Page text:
RE: [fw-wiz] Username password VS hardware token plus PIN

From: Crissup, John (MBNP is) (
Date: 02/22/05

  • Next message: Paul Melson: "FW: [fw-wiz] Username password VS hardware token plus PIN"
    To: "''" <>
    Date: Tue, 22 Feb 2005 12:28:32 -0600

     Well, let's assume that I install a key logger on one of your user's
    machines. At that point, stealing a complex password is no more difficult
    than stealing an easy one. Your user logs in and x minutes later, I log in
    also as that user using their complex password. If one uses RSA SecurID
    (Which I'm not affiliated with other that using their product), then that
    code is good for one time. So, if I try and use any code that I've stolen
    via a keylogger, then it's going to fail due to a one time use policy.
    Granted, at that point, you have my PIN, but you still don't have my token.
    So now, you still have to gain access to my token in order to use it. If
    you try and guess that token code, it will lock out after a certain number
    of failures. In addition, if you've stolen my token, but don't have my PIN,
    you can try and crack my PIN, but again will lock out after a specific
    number of failures.

      Is it foolproof? No, unforuntately, there are still users involved who
    will do stupid stuff like write their PIN on their token, but for those
    users, nothing short of a baseball bat will ever solve the problem.

    -----Original Message-----
    [] On Behalf Of
    Sent: Tuesday, February 22, 2005 11:04 AM
    Subject: RE: [fw-wiz] Username password VS hardware token plus PIN
    Your're not late and your comments are certainly appreciated.
    The RSA key you use, can you force regular PIN changes al la password policy
    On the password brute forcing side of things. Surely locking the account on
    X failed attempts is good enough to stop brute forcing - right?
    If the security officer (yuk) gets an alert for locked accounts, that would
    help on forensics too. Right?
    -----Original Message-----
    From: Ben Nagy []
    Sent: Tuesday, February 22, 2005 11:59 AM
    To: Hawkins, Michael;
    Subject: RE: [fw-wiz] Username password VS hardware token plus PIN
    If you're assuming that your users will always write down passwords then the
    token is  perhaps superior because the token will often be on a keyring and
    not stolen at the same time as the laptop.
    Mainly, though, the token protects against offline password brute-forcing -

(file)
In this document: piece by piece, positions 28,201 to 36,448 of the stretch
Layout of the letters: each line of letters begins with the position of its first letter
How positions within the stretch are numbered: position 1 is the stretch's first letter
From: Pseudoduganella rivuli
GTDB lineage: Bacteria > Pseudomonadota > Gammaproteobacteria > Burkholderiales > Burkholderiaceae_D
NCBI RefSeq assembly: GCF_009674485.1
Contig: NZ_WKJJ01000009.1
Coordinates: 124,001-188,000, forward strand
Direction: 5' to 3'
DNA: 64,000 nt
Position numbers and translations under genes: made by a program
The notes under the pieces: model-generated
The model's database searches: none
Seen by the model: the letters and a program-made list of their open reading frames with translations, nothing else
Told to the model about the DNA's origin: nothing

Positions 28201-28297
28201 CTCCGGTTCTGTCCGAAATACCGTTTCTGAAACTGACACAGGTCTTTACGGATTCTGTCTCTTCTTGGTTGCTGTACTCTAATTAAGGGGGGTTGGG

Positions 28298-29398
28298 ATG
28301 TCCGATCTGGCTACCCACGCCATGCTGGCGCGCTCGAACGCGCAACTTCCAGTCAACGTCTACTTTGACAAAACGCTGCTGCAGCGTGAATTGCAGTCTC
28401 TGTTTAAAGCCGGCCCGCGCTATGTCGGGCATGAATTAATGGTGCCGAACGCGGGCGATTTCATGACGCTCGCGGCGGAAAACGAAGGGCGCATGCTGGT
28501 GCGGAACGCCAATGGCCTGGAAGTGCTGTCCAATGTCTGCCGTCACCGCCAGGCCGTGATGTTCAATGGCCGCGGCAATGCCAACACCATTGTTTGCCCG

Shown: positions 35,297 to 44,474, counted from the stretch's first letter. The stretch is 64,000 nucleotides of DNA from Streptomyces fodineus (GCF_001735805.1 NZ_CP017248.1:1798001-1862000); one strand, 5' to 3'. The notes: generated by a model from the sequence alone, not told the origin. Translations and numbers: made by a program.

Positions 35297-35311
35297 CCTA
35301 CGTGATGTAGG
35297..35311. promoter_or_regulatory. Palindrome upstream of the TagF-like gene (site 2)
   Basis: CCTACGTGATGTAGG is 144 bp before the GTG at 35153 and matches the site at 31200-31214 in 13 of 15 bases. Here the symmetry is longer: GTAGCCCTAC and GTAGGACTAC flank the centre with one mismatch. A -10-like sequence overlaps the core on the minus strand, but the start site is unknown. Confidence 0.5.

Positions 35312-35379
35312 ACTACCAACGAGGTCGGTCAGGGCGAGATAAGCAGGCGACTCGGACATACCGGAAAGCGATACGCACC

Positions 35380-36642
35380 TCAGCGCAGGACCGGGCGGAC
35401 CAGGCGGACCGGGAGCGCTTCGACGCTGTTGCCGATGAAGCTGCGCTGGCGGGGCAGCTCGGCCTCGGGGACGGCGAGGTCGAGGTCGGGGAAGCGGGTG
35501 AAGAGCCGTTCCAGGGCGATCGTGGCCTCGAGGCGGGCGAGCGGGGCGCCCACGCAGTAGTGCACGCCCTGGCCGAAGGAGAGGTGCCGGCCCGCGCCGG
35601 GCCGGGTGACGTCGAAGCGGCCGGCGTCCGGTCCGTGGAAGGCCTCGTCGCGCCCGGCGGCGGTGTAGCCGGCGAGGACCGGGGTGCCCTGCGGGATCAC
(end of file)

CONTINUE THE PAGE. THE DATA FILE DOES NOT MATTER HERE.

I know you say you use strong passwords so perhaps the threat is low here.
    Other organisations may not be so trusting. The attacker has ~1 minute with
    a token versus PasswordLife with your system.
    There are other advanatges for a very few people, like duress codes etc. Not
    all that relevant.
    Finally, my RSA token allows me to select my own "secret number" instead of
    using the burned in PIN. That gets sent along with the token data each
    login, and can be changed. YMMV, I don't sell RSA stuff. ;)
    Perhaps a facile treatment, but I'm late...
    > -----Original Message-----
    > From:
    > [] On Behalf Of 
    > MHawkins@TULLIB.COM
    > Sent: Tuesday, February 22, 2005 4:09 PM
    > To:
    > Subject: [fw-wiz] Username password VS hardware token plus PIN
    > Hi people,
    > Here's something I've been wondering for some time now.
    > What is the value of hardware token with burned in PIN as compared to 
    > username password (when the password policy is forced strong)?
    > We enforce strong password policy in our organization. So when a user 
    > logs into the VPN, I am reasonably confident of the validity of the 
    > authentication mechanism. The only problem is if a user writes down 
    > their password and keeps it with the laptop or PC. Even then, I am 
    > confident that XX days later, the password will be different to what 
    > they wrote down (ok they will just write the new one down).
    > I fail to see the benefit of using hardware tokens that rely on a one 
    > time set PIN number (which seems to be all of them). The one time PIN 
    > burned into most USB tokens is almost guaranteed to be written down by 
    > dumb users (unfortunately of which there are many) and so the end 
    > result is that the USB token, the PIN and the laptop are all in a nice 
    > handy easy to steal location.
    > I have searched long and hard for a token that can use a username 
    > password combination along with the PIN but to no avail.
    > Why are so many organizations intent on using hardware/software 
    > tokens? What am I missing here?
    > What solutions are out there that do not use a PIN but use some 
    > username/password combination along with the hardware/software token?
    > Mike Hawkins
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